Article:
Blizzard Front Door, Saturday AM
This time however, the universe followed through. Over 2 feet of snow had piled up outside our front door by morning, and that was after the stairs had been shoveled the night before. 

Blizzard Front Door, Saturday AM
Beyond the front door I could see an awkward heap of snow, which I realised was the neighbours' car. 

Blizzard, Beacon St, Somerville MA
Our street looked like this, after the plows had gone through it.

Blizzard, Beacon St, Somerville MA
The normally busy main road looked like this.

Blizzard, Beacon St, Somerville MA
And this. (Notice anything missing?)

Blizzard, Beacon St, Somerville MA
At around 9:30am I saw a procession of plows making their way down the road. 

Blizzard, Beacon St, Somerville MA
But it continued to snow until mid-morning, quickly covering any progress the plows made with another dusting.

Blizzard, Union Sq, Somerville MA
I encountered surreal scenes, such as this one. Any car that had been left out on the street had now turned into a giant snowbank.

Blizzard, Union Sq, Somerville MA
Once the snow stopped falling, vehicle excavations began.

Blizzard, Union Sq, Somerville MA
They would continue zealously until sunset.

Blizzard, Union Sq, Somerville MA
Clearing sidewalks was tricky, considering how much snow had fallen. Some dug trenches, which had to be navigated single file - the snow nearly waist-high. 

Blizzard, Union Sq, Somerville MA
But for the most part the sidewalks had not been cleared and pedestrians took to the roads.

Blizzard, Union Sq, Somerville MA
Mostly on foot, by sometimes on sleds, snowshoes, and skis.

Blizzard, Union Sq, Somerville MA
I was a little envious of the snowshoes I have to admit; I would love to try them. 

Blizzard, Union Sq, Somerville MA
In the first half of the day, I did not see any bikes being ridden. The road surface was too uneven and soft for most cyclists and bicycles, myself included.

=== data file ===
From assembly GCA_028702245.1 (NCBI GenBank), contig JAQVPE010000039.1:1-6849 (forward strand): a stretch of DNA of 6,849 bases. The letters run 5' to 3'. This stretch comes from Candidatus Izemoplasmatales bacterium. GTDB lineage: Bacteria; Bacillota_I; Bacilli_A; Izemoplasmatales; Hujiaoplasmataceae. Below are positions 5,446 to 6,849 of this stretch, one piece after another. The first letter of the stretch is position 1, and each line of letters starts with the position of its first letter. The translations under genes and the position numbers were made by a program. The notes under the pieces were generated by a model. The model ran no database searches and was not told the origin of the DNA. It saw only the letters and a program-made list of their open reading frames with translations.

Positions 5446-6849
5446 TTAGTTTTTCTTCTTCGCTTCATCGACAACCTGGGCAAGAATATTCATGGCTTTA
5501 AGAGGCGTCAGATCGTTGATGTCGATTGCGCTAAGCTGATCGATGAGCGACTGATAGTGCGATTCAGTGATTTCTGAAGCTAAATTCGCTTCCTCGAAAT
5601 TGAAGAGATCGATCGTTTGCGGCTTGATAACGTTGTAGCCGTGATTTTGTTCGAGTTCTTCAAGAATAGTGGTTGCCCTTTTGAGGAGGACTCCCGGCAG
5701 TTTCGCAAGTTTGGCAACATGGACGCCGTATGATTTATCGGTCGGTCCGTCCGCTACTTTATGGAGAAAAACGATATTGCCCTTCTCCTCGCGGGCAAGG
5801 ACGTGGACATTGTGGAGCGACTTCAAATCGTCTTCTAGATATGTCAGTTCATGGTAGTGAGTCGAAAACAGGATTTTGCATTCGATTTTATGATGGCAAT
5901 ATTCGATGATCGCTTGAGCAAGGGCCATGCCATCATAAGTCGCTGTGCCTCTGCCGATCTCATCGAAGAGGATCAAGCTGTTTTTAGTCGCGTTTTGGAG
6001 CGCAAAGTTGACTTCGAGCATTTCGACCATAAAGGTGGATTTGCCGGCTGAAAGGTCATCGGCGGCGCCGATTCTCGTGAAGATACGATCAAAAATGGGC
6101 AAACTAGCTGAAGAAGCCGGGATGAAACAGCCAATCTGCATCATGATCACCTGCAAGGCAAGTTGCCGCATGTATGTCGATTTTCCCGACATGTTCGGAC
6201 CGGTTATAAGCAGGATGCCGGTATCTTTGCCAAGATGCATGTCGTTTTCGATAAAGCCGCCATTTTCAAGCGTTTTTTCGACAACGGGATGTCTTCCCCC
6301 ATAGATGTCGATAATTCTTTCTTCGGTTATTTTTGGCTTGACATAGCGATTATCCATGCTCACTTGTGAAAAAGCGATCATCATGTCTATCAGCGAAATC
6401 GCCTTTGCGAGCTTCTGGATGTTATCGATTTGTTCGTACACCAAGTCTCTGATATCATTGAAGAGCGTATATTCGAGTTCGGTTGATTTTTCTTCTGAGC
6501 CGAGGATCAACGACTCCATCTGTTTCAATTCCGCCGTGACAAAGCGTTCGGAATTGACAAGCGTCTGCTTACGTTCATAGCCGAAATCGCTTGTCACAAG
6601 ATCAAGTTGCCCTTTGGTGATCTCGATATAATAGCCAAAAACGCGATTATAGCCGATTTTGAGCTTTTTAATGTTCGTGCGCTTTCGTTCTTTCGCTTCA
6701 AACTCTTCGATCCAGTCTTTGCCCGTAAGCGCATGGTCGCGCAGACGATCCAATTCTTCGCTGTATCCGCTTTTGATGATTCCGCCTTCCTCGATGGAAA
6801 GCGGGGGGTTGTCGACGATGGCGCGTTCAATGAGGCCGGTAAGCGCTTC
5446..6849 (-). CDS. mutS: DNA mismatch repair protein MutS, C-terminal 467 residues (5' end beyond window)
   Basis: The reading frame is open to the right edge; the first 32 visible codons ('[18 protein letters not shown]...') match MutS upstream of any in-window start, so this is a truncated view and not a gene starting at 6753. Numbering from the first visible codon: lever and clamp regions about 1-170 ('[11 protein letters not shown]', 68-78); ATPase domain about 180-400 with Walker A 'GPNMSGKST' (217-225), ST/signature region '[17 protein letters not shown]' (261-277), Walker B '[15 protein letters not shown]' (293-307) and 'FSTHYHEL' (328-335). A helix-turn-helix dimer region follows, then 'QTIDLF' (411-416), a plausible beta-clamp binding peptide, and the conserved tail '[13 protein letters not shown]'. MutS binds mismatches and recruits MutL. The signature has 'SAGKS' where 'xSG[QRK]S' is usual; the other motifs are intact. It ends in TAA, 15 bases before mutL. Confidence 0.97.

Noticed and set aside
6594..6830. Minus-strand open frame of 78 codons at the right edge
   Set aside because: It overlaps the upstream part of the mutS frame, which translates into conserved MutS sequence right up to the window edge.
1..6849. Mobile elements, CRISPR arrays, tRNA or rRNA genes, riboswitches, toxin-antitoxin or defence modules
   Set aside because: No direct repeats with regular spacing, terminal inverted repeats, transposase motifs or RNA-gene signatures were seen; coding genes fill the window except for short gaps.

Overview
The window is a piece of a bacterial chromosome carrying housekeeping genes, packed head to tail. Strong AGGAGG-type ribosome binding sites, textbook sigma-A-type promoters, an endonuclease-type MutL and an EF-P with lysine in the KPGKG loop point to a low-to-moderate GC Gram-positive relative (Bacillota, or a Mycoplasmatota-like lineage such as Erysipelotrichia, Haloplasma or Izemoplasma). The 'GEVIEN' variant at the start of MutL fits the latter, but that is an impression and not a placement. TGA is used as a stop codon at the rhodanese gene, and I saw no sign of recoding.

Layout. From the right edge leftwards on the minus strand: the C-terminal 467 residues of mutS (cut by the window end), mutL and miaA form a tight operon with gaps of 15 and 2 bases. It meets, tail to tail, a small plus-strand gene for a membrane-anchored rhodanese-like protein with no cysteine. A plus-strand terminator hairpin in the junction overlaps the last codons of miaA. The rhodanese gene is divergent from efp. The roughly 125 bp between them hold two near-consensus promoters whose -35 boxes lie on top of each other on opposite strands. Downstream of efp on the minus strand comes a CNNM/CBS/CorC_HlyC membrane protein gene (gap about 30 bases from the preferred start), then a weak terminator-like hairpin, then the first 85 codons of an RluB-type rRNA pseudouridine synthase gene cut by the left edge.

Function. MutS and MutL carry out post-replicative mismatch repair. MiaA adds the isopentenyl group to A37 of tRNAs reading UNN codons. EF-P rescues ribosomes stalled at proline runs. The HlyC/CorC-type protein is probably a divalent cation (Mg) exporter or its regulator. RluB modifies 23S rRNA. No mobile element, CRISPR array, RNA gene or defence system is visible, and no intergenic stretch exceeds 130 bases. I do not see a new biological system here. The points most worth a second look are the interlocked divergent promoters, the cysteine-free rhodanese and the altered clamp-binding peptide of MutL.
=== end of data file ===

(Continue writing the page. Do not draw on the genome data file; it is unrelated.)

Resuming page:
Blizzard, Beacon St, Somerville MA
At least in the first half of the day, the driving ban was enforced. A police SUV slowly circulated the neighbourhood shouting threats over the loudspeaker at anyone who attempted to drive, other than snow plow operators and city workers. 

Blizzard, Union Sq, Somerville MA
Pedestrian movement was not impeded, and soon people took over the roads. 

Blizzard, Union Sq, Somerville MA
At some point, word came that a party was being held in nearby Union Square. 

Union Square Snow Day, Somerville MA
Pretty soon, it seemed like the entire neihgbourhood headed that way (except those still digging out their cars!).

Union Square Snow Day, Somerville MA
There was music blaring and people dancing. Despite the potentially serious nature of a blizzard of this magnitude, the atmosphere in the entire neighbourhood was downright festive. Those out on the streets were saying hello to one another, and smiling ear to ear.

Union Square Snow Day, Somerville MA
Kids, adults, everyone looked happy to be outdoors, enjoying themselves.

Union Square Snow Day, Somerville MA
Some wore costumes. 

Union Square Snow Day, Somerville MA
Others came ready to fight.

Union Square Snow Day, Somerville MA
Which they did, to the sounds of dance music, with the Somerville Gateway mural as proud backdrop.

Blizzard, Union Sq, Somerville MA
As the afternoon waned and the snowplows laboured tirelessly, I began to see a few bikes here and there.

Union Square Snow Day, Somerville MA
But still mostly sleds.

Blizzard, Union Sq, Somerville MA
And toboggans.

Blizzard, Union Sq, Somerville MA
And skis.

Blizzard, Union Sq, Somerville MA
And various snowboard-like contraptions. 

Blizzard, Union Sq, Somerville MA
I did a lot of walking throughout the day. Many layers were donned to deal with the cold, but nothing out of the ordinary. 

Blizzard, Union Sq, Somerville MA
Others got creative with plastic bags, various DIY overshoes and blanket-capes. 

Union Square Snow Day, Somerville MA
To see our entire neighbourhood so active and energetic at a time when it was expected to be immobilised was quite something. By mid-afternoon a few local businesses opened their doors to meet the foot-traffic demand for coffee, alcohol and groceries. All of these places were packed.